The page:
A WOMAN claims she is still suffering from coronavirus symptoms 10 months after catching the bug.
Nic Kimberley, 53, claims she was struck down with the virus last Christmas day after flying to the Caribbean for a winter holiday.
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Nic, from Worcester, believes she caught the bug a few days before Christmas while mingling with Chinese passengers who landed at Gatwick Airport from Wuhan – the city where the pandemic originated.
She spent the entire week of her holiday in bed with a fever, lack of taste and smell and a cough – all classic symptoms of coronavirus.
When Nic returned to her home in Cheltenham, her symptoms persisted and she went to her GP who was baffled by her illness – and even suggested it could be swine flu.
Initial blood tests in February showed "abnormal results" – and doctors tested her for everything from Zika to Malaria and even Sars.
But her coronavirus diagnosis was only confirmed in June when she had a plasma test after taking part in the Oxford University trials – following months of hospital visits and debilitating symptoms.
Scientists said the earliest known person to contract coronavirus in the UK was a 75-year-old woman from Nottinghamshire who tested positive on February 21 – two months after Nic fell ill.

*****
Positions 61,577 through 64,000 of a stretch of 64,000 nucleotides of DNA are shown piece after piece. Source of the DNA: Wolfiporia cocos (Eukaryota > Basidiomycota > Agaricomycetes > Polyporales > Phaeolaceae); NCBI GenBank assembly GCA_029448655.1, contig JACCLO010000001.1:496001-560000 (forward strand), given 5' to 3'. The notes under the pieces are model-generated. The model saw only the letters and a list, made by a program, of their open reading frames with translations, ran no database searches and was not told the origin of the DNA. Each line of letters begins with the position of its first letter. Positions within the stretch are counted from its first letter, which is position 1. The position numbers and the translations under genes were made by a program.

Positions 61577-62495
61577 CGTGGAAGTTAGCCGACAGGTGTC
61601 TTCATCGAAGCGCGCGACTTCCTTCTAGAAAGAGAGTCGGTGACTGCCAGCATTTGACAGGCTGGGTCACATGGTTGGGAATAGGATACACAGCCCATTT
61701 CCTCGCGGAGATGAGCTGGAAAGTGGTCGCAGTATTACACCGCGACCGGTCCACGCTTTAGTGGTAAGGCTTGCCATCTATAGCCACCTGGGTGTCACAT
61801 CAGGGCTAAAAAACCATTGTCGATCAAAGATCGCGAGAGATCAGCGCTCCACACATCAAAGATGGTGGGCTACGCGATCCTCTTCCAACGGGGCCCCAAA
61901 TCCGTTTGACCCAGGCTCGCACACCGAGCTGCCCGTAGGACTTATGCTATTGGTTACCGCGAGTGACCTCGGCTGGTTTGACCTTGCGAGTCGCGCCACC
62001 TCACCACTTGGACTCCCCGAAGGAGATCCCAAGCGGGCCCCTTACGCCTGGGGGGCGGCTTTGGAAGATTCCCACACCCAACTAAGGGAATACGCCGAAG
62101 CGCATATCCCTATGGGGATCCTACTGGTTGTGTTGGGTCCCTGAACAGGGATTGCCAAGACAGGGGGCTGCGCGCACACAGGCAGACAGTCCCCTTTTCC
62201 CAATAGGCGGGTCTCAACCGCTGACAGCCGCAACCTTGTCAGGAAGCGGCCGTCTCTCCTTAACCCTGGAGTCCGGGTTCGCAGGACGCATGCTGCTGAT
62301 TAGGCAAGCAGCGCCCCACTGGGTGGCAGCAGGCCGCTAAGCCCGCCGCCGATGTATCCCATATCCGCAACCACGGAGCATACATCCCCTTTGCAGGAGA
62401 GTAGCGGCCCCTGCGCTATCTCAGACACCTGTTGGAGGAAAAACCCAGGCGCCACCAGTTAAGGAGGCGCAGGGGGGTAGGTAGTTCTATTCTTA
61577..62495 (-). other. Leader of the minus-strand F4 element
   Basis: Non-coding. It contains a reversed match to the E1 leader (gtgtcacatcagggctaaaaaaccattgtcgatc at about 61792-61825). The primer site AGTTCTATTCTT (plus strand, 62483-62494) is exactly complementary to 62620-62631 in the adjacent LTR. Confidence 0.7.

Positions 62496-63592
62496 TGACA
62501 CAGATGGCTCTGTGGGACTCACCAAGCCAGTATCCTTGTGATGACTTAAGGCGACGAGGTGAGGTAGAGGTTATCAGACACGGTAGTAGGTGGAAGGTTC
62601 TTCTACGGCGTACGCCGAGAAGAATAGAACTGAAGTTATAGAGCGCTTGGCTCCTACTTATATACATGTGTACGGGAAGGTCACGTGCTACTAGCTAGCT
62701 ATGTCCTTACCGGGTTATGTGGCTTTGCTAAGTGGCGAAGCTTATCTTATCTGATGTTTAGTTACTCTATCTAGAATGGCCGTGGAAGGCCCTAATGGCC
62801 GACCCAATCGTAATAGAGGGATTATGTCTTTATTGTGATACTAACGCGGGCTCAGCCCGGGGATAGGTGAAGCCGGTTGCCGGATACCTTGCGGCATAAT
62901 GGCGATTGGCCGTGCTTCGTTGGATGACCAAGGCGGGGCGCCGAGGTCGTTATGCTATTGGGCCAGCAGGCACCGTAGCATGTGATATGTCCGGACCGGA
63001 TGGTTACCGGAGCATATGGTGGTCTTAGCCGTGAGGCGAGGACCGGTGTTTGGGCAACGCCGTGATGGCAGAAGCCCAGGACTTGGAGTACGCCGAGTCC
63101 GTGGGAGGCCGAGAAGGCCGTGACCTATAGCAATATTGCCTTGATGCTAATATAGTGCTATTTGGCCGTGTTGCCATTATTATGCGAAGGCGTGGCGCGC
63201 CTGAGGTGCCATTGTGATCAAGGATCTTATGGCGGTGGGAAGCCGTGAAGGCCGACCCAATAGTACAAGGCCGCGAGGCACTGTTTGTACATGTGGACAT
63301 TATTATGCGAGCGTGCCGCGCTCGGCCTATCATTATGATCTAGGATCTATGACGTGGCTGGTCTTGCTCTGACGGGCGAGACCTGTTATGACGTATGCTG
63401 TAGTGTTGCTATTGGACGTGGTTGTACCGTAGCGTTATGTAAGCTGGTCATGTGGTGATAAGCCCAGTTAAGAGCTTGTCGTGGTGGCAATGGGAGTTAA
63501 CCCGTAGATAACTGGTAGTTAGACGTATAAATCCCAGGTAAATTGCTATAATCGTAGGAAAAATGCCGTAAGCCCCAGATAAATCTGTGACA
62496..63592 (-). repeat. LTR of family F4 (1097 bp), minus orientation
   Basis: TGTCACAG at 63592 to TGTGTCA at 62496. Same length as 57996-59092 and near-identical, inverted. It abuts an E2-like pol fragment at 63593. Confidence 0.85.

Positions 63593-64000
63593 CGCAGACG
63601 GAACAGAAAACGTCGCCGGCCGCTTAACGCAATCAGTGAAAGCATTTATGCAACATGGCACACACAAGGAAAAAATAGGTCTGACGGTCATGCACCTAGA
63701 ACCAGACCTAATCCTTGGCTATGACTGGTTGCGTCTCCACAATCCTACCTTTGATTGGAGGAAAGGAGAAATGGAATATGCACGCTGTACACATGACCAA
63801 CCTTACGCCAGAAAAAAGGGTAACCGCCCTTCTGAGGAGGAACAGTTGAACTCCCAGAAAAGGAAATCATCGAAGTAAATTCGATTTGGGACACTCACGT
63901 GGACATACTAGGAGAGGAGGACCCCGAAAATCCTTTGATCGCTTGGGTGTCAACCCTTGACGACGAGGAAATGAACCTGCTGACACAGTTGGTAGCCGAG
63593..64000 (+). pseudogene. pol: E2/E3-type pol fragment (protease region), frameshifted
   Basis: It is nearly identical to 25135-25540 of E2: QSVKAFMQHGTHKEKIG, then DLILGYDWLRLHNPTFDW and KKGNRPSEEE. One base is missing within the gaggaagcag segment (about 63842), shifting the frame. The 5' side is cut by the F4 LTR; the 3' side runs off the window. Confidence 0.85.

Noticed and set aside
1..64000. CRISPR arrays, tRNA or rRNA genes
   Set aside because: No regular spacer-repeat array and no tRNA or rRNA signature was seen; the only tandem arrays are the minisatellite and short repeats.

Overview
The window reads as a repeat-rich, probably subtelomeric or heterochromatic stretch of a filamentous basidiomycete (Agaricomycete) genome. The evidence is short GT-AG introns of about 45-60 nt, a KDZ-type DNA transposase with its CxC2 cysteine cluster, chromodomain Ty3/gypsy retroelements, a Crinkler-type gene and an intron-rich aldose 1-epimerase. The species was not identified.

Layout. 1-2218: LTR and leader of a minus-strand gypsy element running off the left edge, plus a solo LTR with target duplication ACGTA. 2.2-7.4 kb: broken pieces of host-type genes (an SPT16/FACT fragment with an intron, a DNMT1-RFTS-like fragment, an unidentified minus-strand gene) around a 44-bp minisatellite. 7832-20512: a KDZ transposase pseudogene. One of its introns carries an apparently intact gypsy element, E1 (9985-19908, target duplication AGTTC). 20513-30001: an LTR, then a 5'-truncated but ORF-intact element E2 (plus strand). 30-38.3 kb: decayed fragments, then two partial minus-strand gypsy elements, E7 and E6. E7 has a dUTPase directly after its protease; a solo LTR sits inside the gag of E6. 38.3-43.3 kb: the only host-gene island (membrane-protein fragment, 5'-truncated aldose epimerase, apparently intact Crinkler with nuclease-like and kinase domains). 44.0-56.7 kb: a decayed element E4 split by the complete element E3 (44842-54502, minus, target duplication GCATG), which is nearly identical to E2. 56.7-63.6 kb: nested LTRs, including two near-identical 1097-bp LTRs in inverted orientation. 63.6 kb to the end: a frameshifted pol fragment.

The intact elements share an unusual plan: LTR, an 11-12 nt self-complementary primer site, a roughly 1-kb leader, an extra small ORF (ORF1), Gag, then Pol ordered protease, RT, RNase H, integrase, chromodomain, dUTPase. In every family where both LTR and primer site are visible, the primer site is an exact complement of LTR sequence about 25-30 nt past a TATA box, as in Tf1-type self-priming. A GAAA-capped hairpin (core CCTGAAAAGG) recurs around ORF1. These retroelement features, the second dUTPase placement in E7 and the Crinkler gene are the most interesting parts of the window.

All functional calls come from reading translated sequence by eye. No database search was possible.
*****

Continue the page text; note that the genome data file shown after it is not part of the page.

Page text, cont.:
But the former BBC journalist now claims she is the UK's longest Covid-19 sufferer – and told of her horrific battle with the disease.
She said: "It was found my various organs and glands had not been working properly for quite a while.
I have never lost the chest pain. I find it difficult to breathe
"I lose my eyesight for a few hours here and there, then it comes back blurry.
"It is flaring virus, it sits and hides inside the body before coming out.
"It is the pattern for long Covid people like myself, that they are seeing."
She added: "I have never lost the crippling arthritic and joint pain. I have never lost the chest pain. I find it difficult to breathe.
"The longest period I've had is seven days when I start to feel almost back to normal.
"But the virus it teases you, the next day you can't stand up, and your ears have been bleeding.
"It is the most horrendous disease, it takes everything you have away from you."
Terrified Nic also said she has "no idea" if she will ever fully recover from her nightmarish battle with the bug.
As well as the physical toll, Nic said the strain of battling the disease has also had a huge impact on her mental health – and is using her experiences to warn young Brits of the dangers of Covid-19.
She continued: "I used to be a BBC radio journalist, I used to be eloquent and now my short-term memory is gone, I would be beaten at Scrabble by a two-year-old.
"Young people think they are immune.
"I get so angry when I see the Covidiots – they need to know the reality."
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Nic says she has found some comfort and support in the Long Covid Support Group, which brings together Brits who are still suffering from mysterious long term effects of the disease.
Scientists are currently uncertain about what causes "long Covid" – and how to alleviate the debilitating symptoms.
Earlier this month, data from the Covid Symptom Tracker, used by four million Brits, found that 12 per cent of people still had symptoms after 30 days.
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